Up in FLAME

by Evelyn Schlatter

Last year, over 6 million acres of wildlands burned in Western states. Since 2000, wildfires have burned larger and hotter than ever, thanks to drought and a century of fire suppression. And they’ve caused millions of dollars in damage as more people build homes in or near wildlands.

That’s left officials trying to figure out how to make more money available to fight wildfires, and how best to use it. The proposed FLAME Act (Federal Land Assistance, Management and Enhancement Act) is one possible solution. The bill, introduced on March 6, would create an additional source of permanent funding for agencies to suppress catastrophic wildfires on public lands. The money would be appropriated annually, based on the amount spent by the Forest Service and Department of Interior to fight wildfires over the previous five years. The bill also requires the secretaries of the Interior and Agriculture to come up with a cohesive management strategy for wildland fires, including risk assessment for communities and fuel-reduction projects.

According to the Government Accountability Office, from 2001-2007 federal agencies appropriated nearly $3 billion every year to fight wildland fires -- more than double what they needed each year from 1996-2000. The Forest Service now uses almost half its annual budget to fight wildfires, compared to 20 percent during the 1990s, says Lori Faeth, a senior policy advisor in Arizona Gov. Janet Napolitano’s office. Napolitano, a Democrat, testified last week before Congress in support of the FLAME Act on behalf of the Western Governors’ Association, saying that the money spent on putting out wildfires comes at the expense of funding for other agency programs, including fire prevention.

To close the funding gap, Rep. Raul Grijalva, D-Ariz., and some of his colleagues have sponsored the FLAME Act. “Currently, the bill is waiting on a hearing,” says Natalie Luna, Rep. Grijalva’s press secretary. “And anything that has to do with resources and public lands generally brings questions about how much it’s going to cost and where the money’s going to come from.” Those are questions, she says, that the bill’s supporters must still address.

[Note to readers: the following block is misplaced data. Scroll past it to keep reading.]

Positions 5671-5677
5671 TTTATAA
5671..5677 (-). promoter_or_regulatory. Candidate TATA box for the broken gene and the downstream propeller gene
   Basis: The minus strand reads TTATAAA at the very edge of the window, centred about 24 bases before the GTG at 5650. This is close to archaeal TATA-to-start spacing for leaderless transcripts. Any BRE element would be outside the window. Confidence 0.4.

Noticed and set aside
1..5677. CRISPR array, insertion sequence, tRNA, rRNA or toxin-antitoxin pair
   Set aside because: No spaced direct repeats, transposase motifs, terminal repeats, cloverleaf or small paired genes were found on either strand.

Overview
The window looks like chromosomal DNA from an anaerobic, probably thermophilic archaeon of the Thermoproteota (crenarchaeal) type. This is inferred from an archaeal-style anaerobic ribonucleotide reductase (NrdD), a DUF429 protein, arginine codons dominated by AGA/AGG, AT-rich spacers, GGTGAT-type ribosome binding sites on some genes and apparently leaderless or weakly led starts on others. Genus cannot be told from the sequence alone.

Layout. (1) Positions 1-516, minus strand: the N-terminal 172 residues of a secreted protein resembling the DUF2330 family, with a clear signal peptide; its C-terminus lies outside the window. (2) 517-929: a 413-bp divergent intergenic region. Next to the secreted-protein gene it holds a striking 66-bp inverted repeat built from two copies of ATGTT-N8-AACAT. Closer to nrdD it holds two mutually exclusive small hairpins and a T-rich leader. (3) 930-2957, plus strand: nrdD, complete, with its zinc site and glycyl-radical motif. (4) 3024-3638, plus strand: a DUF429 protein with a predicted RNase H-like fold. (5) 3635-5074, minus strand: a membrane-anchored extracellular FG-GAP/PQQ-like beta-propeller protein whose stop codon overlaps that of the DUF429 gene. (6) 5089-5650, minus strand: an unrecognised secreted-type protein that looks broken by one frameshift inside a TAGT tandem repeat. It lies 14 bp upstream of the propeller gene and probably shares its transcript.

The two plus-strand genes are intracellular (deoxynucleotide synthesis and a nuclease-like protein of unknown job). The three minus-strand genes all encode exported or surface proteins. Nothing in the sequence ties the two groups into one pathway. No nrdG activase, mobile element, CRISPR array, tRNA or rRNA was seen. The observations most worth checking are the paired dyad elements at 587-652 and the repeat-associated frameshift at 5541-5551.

Meanwhile, federal agencies are gearing up for another expensive fire season. Robyn Heffernan, a meteorologist with the Bureau of Land Management, says that though snowpack across the West this past winter was good, the increased moisture may actually contribute to more grasses at low elevations, upping the risk of fire. And, she notes, “We’re seeing hotter summers across the West than we have over the prior 30” -- and one good year of snowpack is not enough to undo that pattern.

Faeth says that federal funding has been a problem for the agencies charged with fighting wildfires and a separate fund for catastrophic fires – as the FLAME Act proposes – will help with budget shortfalls.

The author is an intern with High Country News. © High Country News